Friday, July 27, 2012

The 1.5 Percent Solution

Oh dear.  So today's GDP report shows that "the United States economy slowed in the second quarter" with slow consumer spending, government cuts, and higher imports.  So now what, in a world of 1.5% GDP growth?

So how about we ditch the whole Keynesian paradigm for something new?

Look, here's how the world looks from here.  For over a century, the educated elite, the governing class of our age, has operated on the following cultural assumption.  Liberals could ladle out social gains to the working class--and latterly minorities and women--without worrying much about what all those benefits and regulations and subsidies might do to the overall economy.

And if things did go wrong and the economy tipped into a recession there was always Keynesian stimulus, i.e., additional government spending on favored voting constituencies, and in the last resort, inflation.

That was the assumption the Obama administration brought with it into Washington DC in 2009.  Its agenda called for a quick trillion dollar stimulus, a couple rounds of quantitative easing, and back to the important work of finally implementing universal health insurance and replacing fossil fuels with green energy.  Why not? That was what the culture of the liberal governing elite said to do.

The conservative counterargument goes something like this.  All government interventions in the market are almost always designed to impose some favored political outcome on the interactions of economic actors, whether by taxes used in government spending or in regulations or subsidies.  Each intervention, therefore, adds up to an additional weight on the economy that slows it down, just as additional weight on a jockey slows down the horse.

Now each of these arguments is actually more than an argument.  It is a culture, a lifeworld.  In Liberal World we are engaged upon a quest to eliminate injustice and inequality using the power of government.  In Conservative World we are engaged upon a quest to unleash the power of individuals and teams to build wealth and prosperity by getting government out of the way.  In the system of Juergen Habermas, this lifeworld is a taken-for-granted culture about how the world works, how we perceive the world, and how people act in it.

Obviously when the conservative taken-for-granted lifeworld is different from the liberal taken-for-granted lifeworld then something eventually has got to give.

That "eventually" might be right now, as the economy rather obviously is failing to bounce back from the Crash of 2008.  Liberals believe that what is needed is additional "stimulus" and, if necessary more quantitative easing "QE3".  Conservatives believe that tax rate cuts and government spending cuts are in order.

So you can see that neither side learns anything from events.  We just keep proposing the same nostrums.  Here's an example.  The Obama administration is restoring the minority-friendly policies that conservatives believe got us into the Crash of 2008.  The new Consumer Finance Protection Bureau that was part of Dodd-Frank has dusted off the 1994 regulation that ordered banks to giver preferential treatment to "protected classes" in loan origination.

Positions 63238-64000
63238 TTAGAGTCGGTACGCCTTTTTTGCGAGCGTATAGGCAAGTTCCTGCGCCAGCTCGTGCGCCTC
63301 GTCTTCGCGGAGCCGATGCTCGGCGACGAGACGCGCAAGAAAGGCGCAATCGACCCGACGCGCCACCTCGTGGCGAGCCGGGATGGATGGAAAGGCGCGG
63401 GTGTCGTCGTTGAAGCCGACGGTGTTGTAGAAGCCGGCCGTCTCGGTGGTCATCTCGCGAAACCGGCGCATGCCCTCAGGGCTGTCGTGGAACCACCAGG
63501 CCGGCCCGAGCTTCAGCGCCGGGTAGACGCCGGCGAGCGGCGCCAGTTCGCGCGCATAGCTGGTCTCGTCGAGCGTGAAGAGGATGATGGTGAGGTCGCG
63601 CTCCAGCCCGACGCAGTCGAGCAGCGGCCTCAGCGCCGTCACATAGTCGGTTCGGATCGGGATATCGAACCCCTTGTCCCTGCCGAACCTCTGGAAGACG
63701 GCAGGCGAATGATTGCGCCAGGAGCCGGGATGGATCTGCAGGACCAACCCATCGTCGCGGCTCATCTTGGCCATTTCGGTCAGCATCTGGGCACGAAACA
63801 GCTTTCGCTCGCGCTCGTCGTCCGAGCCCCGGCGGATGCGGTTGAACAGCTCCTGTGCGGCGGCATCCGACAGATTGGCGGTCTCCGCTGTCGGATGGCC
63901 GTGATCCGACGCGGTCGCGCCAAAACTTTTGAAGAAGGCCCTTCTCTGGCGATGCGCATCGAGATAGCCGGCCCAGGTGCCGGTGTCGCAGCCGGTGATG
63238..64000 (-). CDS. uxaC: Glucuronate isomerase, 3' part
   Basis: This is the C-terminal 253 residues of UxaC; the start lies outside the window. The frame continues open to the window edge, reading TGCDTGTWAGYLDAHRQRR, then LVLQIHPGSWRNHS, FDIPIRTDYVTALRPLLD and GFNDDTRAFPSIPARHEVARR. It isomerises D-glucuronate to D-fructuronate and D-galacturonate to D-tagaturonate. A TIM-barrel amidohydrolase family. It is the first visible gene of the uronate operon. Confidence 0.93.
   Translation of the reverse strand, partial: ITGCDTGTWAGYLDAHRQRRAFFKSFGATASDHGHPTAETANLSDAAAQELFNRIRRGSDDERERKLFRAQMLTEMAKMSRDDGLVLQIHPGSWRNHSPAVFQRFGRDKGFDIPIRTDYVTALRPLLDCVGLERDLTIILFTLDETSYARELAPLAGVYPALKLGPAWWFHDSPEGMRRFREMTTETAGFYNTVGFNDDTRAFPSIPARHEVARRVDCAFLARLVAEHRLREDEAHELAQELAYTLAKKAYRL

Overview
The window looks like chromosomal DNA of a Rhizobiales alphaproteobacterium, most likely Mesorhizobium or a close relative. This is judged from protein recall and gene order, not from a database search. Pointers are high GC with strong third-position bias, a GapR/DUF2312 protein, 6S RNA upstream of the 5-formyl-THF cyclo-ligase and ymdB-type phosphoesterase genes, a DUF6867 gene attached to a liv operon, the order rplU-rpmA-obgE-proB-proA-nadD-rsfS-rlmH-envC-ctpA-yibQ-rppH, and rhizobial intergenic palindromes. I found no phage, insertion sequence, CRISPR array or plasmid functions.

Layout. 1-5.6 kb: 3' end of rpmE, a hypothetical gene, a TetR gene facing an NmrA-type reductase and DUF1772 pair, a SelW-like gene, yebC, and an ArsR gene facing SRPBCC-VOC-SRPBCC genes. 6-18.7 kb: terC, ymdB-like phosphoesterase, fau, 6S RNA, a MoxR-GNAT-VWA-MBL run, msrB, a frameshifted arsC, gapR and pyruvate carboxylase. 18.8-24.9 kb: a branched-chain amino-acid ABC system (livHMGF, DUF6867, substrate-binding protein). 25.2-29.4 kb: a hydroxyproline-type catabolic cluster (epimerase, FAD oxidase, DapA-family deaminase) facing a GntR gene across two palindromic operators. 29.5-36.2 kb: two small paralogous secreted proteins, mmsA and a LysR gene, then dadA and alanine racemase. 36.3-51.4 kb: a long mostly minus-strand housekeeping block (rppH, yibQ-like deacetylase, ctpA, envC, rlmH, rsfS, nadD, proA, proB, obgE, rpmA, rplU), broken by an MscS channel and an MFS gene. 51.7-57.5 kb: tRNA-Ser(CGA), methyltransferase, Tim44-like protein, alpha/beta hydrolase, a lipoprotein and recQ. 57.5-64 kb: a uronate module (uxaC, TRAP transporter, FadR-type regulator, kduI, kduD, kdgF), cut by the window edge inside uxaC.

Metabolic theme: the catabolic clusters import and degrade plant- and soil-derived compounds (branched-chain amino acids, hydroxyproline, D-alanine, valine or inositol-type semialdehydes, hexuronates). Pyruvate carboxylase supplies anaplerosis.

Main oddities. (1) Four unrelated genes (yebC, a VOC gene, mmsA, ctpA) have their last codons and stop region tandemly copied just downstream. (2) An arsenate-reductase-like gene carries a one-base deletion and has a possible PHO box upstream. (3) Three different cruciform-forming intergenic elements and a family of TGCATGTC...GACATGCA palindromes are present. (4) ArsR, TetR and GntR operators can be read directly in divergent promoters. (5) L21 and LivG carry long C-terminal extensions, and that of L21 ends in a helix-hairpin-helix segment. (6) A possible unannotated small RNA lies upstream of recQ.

That's not surprising, of course.  As conservative William Tucker writes in utter fury:
Do you remember that thing about how the banks wouldn't lend to blacks and Hispanics because they were racists? And do you remember how they passed the Community Reinvestment Act so that banks were forced to reduce down payments practically to zero and lend to a lot of people they knew were bad credit risks? And do you remember how Wall Street bundled all these risky subprime mortgage and sold them to investors around the world so that when it became clear that those people weren't going to be able to pay their mortgages banks everywhere were left holding the bag and all five of the Wall Street investment houses either went under or had to be bailed out by the federal government?

And do you remember how, when it was all over, liberals said it was actually the banks' fault for "deceiving" all those people into thinking they could afford to buy homes and that the banks should be punished for it and some of those people be allowed to keep their homes anyway? And do you remember how all this cost the government close to a trillion dollars and put the whole economy in a hole that we really haven't begun to dig ourselves out of yet?
The point is that the New York Times and the Democrats have been busily pushing "the banks did it" meme for the last four years, and liberals believe it.  Because if liberals admitted that it was their credit subsidies and pro-minority discrimination that brought the whole financial house crashing down in 2008, why then they would have to abandon the taken-for-granted assumptions of their culture, their lifeworld.  And people just don't do that.

The American people don't believe either the conservative line or the liberal line.  They believe a mish-mash in between.  Yes the greedy bankers did it.  Yes the stupid borrowers who bought way more house than they could afford did it.  So there!

But the 1.5% economy is putting up storm signals.  It is saying that the liberal line isn't working.  And all the campaign flaps about "You didn't do that" and Romney's outsourcing are all grist to the mill that will grind out a decision in November.

Do we want to continue with the liberal world view, the assumptions of the liberal lifeworld, or do we switch more to the assumptions of the conservative lifeworld?

It's up to the voters.

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